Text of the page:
(Cyberwar.news) Just days prior to Ukraine’s presidential election last year, workers at the national election commission arrived at their stations to find their dreary Soviet-era headquarters engaged on the front lines of the world’s most intense cyberwars, The Wall Street Journal reported in recent days.
The previous night, as agency employees slept, a secretive pro-Moscow hacking group known as “CyberBerkut” attacked the premises with this stated goal: To cripple online systems that distributed voting results and voter turnout throughout election day. The collective managed to destroy software, fry hard drives, undo router settings and even take down the main backup system.
The sum of damage stunned computer and IT specialists the following morning, WSJ noted.
“It was like taking a cold shower,” said Victor Zhora, director of the Ukrainian IT firm Infosafe, which helped set up the network for the elections. “It really was the first strike in the cyberwar.”
In just three days the people of Ukraine would be heading to polling stations around the country in an election that was deemed critical to establishing the legitimacy of the new pro-West government, which was desperately seeking a mandate as civil war was spiraling out of control in the country’s eastern flank. If the commission were unable to offer the usual real-time election results online, that would sow widespread doubts about the legitimacy of the elections and further divide a nation already fractured.
Ultimately the attack did not succeed in preventing voting; Ukrainian computer specialists mobilized to restore online operations prior to ballots being cast. However, the intrusion made it clear that a new era in disruptive operations and, yes, even warfare, had begun: Specifically, how geopolitical conflict with Moscow lent itself to becoming victimized by cyberfoes loyal to the Kremlin.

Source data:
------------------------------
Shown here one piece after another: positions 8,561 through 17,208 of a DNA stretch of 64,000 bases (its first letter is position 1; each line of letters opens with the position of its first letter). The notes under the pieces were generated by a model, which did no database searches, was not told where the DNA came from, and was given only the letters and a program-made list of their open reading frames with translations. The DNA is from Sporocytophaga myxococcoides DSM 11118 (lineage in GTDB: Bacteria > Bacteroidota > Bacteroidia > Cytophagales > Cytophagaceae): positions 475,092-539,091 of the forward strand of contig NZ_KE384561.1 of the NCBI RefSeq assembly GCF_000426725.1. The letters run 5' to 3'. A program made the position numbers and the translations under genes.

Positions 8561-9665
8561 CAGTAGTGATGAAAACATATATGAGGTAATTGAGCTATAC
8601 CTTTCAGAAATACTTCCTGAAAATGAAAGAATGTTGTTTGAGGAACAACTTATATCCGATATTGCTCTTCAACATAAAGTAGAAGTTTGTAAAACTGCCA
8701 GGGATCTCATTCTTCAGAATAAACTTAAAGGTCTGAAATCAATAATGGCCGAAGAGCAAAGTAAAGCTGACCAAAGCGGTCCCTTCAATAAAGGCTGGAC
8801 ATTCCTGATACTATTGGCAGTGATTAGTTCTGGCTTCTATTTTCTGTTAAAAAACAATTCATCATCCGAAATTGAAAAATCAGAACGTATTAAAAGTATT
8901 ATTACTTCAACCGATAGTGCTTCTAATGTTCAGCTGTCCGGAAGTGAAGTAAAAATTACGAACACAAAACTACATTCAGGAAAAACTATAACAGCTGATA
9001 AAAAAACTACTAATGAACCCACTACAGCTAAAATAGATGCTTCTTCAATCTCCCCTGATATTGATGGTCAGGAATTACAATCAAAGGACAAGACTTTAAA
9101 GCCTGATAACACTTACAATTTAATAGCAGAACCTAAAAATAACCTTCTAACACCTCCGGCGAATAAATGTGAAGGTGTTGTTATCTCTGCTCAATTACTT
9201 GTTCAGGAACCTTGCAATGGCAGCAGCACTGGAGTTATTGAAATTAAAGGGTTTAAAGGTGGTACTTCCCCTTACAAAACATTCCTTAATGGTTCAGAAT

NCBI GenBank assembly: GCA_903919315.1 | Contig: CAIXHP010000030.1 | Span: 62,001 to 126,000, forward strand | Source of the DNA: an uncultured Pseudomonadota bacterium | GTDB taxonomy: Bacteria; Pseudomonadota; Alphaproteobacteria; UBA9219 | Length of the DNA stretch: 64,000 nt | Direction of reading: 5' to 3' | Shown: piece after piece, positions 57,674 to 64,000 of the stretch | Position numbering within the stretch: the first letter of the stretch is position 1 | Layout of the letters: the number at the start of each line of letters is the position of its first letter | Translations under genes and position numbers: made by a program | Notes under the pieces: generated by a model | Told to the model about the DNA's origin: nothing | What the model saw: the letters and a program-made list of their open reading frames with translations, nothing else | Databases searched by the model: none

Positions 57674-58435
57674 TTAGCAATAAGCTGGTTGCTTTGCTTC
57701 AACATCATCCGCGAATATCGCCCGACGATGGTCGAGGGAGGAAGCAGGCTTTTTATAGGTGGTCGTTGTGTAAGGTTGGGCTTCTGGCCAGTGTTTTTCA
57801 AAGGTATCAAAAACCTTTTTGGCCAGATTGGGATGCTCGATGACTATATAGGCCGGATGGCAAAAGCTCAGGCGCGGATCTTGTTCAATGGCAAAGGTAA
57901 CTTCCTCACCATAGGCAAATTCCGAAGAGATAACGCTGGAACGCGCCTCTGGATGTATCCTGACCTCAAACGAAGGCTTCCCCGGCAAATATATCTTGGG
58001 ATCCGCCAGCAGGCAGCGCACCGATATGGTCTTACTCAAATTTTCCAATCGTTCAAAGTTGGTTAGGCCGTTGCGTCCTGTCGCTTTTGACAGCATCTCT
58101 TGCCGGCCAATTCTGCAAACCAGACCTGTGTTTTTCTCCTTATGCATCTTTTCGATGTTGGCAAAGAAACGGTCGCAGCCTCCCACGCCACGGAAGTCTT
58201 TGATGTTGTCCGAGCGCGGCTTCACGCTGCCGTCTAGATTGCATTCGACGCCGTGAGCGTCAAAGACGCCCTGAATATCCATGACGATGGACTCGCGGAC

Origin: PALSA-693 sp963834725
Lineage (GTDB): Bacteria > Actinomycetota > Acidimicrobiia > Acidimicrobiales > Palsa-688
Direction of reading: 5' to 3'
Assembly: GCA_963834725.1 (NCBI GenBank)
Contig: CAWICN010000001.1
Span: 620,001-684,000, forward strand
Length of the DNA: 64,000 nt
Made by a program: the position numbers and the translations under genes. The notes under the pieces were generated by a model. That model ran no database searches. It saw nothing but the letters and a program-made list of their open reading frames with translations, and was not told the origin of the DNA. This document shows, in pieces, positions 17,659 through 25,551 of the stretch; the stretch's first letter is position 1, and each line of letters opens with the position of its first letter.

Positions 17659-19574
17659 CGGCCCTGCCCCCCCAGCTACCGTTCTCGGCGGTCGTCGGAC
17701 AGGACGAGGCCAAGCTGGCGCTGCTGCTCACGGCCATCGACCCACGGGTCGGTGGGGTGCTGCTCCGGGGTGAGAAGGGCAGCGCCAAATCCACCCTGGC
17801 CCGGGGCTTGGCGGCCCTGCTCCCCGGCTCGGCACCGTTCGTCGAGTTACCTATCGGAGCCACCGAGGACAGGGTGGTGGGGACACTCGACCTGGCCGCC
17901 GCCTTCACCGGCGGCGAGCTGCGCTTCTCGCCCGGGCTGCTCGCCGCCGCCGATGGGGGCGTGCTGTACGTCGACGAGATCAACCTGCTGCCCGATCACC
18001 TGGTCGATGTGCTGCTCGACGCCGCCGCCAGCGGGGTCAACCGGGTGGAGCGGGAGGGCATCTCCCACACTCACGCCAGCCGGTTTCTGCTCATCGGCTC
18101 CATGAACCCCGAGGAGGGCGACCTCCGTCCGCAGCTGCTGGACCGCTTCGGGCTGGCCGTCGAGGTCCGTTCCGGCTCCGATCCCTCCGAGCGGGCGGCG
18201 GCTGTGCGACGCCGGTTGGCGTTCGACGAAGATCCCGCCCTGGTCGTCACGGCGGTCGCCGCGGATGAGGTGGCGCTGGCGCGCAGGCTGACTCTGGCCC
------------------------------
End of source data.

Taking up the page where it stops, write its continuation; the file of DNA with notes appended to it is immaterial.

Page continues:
The WSJ further reported:
In the last two years, cyberattacks have hit Ukraine’s Ministry of Foreign Affairs, Ministry of Defense and the presidential administration. Military communications lines and secure databases at times were compromised, according to Ukrainian presidential and security officials. A steady flow of hacked government documents have appeared on the CyberBerkut website.
Cyberwar in Ukraine is providing the U.S. and other Western governments a good look into the future of hybrid warfare that they are urgently preparing for – battles where conventional military forces are launched in coordination with asymmetrical cyber assaults that are designed to degrade and defeat a technologically advanced opponent. What is happening in Ukraine also demonstrates how difficult it can be for nations to defend against powerful cyber capabilities.
At present, the Ukrainian government lacks capabilities needed to mount an effective response to cyber attacks. Last year NATO members agreed to fund and construct a new cyberdefense command center for Kiev but bureaucratic red tape has delayed the project. And Ukrainian lawmakers are still working on legislation aimed at bolstering cyber defenses.
Still, Ukrainian officials are certain who is behind the attacks: Russia. They cite Russian military doctrine which states that cyberweapons are a key component of the Russian armed forces and the adoption of “enhanced and nonmilitary measures” to achieve military objectives. Officials, however, did not offer direct evidence of links to Moscow.
“We consider that there is only one country in the world that would benefit from these attacks, and this is Russia,” said Vitaliy Naida, Ukraine’s head of counterintelligence.
U.S. intelligence officials note that Russia is particularly skilled in cyberwar, adding that Moscow was likely behind the breaking into of President Barack Obama’s email and infiltrating unclassified servers at the Pentagon and State Department, actions the Kremlin has denied.
Part of Ukraine’s inability to adequately defend against cyber attacks is the country’s heavy reliance on Russian technology and telecommunications services, WSJ noted.
As Cyberwar.news reported previously, Russia has also stepped up attacks against U.S. systems, prompting the Obama administration to consider new sanctions in addition to those imposed following Moscow’s annexation of the Crimea and its suspected involvement in fomenting unrest in eastern Ukraine.
Also, as noted at Glitch.news, intelligence officials also suspect Russia of hacking into critical U.S. infrastructure such as banking systems and the power grid.